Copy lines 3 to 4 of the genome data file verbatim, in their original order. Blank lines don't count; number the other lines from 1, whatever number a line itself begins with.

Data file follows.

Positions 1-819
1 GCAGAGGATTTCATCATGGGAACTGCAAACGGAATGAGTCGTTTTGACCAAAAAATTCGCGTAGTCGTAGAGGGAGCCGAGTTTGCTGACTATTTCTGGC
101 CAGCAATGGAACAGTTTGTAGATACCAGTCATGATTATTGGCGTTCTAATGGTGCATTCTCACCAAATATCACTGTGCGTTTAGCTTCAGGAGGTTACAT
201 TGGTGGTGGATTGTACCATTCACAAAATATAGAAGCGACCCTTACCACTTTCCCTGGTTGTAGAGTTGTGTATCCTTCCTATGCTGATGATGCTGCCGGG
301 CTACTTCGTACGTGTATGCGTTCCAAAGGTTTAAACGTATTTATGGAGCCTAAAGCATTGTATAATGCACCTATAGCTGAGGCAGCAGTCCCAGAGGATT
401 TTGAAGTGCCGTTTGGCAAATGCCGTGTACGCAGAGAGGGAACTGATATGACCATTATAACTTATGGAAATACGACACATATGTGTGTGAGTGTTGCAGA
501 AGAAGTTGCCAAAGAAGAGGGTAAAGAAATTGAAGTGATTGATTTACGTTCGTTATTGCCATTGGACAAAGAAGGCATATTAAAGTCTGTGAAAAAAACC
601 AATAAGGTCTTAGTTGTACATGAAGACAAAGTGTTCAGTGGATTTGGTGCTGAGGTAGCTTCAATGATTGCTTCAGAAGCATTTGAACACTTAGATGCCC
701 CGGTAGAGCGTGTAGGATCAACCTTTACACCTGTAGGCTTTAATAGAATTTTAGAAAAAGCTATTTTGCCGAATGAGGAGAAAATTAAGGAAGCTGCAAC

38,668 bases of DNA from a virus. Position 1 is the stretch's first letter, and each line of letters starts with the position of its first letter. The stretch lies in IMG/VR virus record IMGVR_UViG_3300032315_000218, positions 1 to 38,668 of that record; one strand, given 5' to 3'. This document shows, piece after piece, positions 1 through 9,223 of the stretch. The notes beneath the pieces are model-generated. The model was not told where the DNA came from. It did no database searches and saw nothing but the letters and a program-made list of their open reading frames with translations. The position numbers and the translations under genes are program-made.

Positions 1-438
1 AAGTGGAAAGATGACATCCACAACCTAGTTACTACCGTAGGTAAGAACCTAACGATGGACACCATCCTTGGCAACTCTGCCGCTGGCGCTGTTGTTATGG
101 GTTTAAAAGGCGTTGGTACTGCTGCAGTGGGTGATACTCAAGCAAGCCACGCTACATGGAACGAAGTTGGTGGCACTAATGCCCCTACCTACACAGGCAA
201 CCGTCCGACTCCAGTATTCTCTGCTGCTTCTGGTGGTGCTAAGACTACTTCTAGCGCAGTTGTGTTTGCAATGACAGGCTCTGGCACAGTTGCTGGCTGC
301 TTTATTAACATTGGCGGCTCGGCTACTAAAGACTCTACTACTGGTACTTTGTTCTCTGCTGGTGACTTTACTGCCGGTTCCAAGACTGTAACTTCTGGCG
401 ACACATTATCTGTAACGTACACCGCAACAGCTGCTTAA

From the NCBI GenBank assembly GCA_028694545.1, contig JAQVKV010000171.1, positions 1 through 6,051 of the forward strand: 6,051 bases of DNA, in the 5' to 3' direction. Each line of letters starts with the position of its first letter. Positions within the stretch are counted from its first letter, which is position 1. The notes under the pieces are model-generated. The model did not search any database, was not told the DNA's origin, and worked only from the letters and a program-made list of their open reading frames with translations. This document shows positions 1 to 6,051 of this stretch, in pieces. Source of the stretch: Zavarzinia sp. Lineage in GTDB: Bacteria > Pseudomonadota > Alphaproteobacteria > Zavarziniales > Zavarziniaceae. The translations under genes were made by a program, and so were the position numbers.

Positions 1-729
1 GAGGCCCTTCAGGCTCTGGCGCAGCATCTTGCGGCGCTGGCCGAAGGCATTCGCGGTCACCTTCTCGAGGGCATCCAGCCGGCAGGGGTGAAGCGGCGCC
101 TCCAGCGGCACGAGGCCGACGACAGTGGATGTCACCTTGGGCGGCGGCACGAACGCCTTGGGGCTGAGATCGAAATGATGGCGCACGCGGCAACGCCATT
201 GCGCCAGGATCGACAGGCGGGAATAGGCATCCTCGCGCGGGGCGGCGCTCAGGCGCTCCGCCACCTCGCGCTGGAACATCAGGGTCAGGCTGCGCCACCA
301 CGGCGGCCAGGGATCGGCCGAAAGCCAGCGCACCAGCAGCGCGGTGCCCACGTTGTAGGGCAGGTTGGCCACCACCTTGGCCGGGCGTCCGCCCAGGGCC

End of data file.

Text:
101 CAGCAATGGAACAGTTTGTAGATACCAGTCATGATTATTGGCGTTCTAATGGTGCATTCTCACCAAATATCACTGTGCGTTTAGCTTCAGGAGGTTACAT
201 TGGTGGTGGATTGTACCATTCACAAAATATAGAAGCGACCCTTACCACTTTCCCTGGTTGTAGAGTTGTGTATCCTTCCTATGCTGATGATGCTGCCGGG